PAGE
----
Ramblings From The Litter Tray of Life

Posts Tagged ‘DHCP’

Migrating DHCP Servers

Posted by graycat on 15 June 2008

We’re consolidating our servers at present so are shuffling a few roles about to their optimum places. One of which is moving the networking and AD roles in one office onto the one server rather then spread over a few. Migrating a brand new DHCP server is quite often as simple as copying the database from one to the other and restarting the service. However, if you want to move a love one with reservations and leases etc it becomes a bit tricker.

Microsoft very kindly provide information and even a “How To” for migrating between different versions (here). After reading it thoroughly I found it to be really useful but unfortunately it doesn’t cover my situation adequately. If you’re migrating from an NT4 / 2000 / 2003 member server to a 2003 member server then it is absolutely spot on. If you’re doing something else it becomes less so.

Anyway, before we go into the situation I tackled tonight (it is late saturday night / early sunday morning afterall!) here’s a brief outline of the MS page for those people who are migrating between two 2003 member servers:

  1. compact the source database using the jetpack command
  2. export the database using netsh dhcp server export c:\dhcp.txt all
  3. import the database using netsh dhcp server import c:\dhcp.txt all
  4. authorise the server if you haven’t already and away you go

As I said, the Microsoft step by step guide is really good for member server to member server migration. Unfortunately for me, I had to migrate from a member server to a domain controller and this proves a little trickier.

My first attempt resulted in an error message stating something like:

COMMAND FAILED: Unable to access audit file path as specified

Understandably this was a bit off putting but nothing I couldn’t deal with.
Initially I put it down to a file path issue as the source server has the OS installed on H:\ (no idea why, it just is ok?) and the new server has only the C:\ partition. My first attempt was to rejig the source set up to point to the C:\ partition for the backup and database path and try again. No change though so I tried a few more things like having services started or stopped at the various export / import phases but I still came back to the same message.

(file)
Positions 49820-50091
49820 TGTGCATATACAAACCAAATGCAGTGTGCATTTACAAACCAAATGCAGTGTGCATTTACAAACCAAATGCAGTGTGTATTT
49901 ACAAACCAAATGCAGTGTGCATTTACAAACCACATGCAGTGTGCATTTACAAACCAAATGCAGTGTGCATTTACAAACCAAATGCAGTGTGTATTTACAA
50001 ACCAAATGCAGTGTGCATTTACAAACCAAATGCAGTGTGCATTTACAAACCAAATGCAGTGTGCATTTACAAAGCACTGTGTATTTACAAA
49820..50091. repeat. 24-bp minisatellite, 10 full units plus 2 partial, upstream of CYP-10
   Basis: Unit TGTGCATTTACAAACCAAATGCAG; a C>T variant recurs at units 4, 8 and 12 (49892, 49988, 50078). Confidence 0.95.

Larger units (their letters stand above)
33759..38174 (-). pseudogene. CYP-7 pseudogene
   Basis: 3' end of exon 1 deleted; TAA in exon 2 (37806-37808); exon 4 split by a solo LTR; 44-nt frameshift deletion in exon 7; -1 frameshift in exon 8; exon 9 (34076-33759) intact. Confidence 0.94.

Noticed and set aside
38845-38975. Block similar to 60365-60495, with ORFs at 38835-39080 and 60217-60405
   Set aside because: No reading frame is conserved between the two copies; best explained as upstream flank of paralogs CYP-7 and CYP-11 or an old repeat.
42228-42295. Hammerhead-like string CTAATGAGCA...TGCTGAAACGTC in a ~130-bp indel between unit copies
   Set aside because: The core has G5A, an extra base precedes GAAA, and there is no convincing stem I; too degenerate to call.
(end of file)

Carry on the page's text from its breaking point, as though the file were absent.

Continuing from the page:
After reading the Microsoft document really in-depth, I spotted an almost through away line regarding importing on to a DC. The basis is that you need to explicitly be a member of the local administrators group and as there are no local user accounts on a DC, this could prove tricky.
The Microsoft article mentions in about half a line that you need to restart the server into Directory Restore mode and then use that local administrator account to import the database. This is a great idea ….. if you’re onsite and have physical access to the server to do this. If, on the other hand you are like me and are sat on the sofa watching a movie, having a glass of wine and working over a VPN then this really isn’t going to work all that well for you. Well, unless you happen to have either the server in your lounge or are sleeping at work. Again.

Worry not though! I found a trick that worked so smoothly I had to give myself a high-five. Sad, I know but it was the thing to do at the time.

My thinking at the time was that if I can’t logon in directory restore mode, what’s the highest local account I could access? Well, as the domain admin account I was using was second probably only to The Administrator account for admin rights I was a bit stuck. Until it hit me – I’m using a domain account but I need a local account on a machine that doesn’t have any ….. but all machines have a system account! So using the age old trick to kick off a command line box as the local system account (detail upon request if you don’t already know it) I ran through the import phase again…. and it worked a dream.

So in the end it turned out to be a permissions issue and that it could be resolved remotely by using the system account to do the final import. All that’s left for me to do tonight is clean the two servers up, deactivate the old scope before unauthorising the old server. Tomorrow I’m going to check in on the new server a few times to make sure it’s leasing correctly and all the settings have stuck after the transfer. To be honest, I’m 90% certain it’s going to work but there’s not point in risking it with a whole live network, is there?

Right, time for some more wine and a chill-out I think. Enjoy your weekend.

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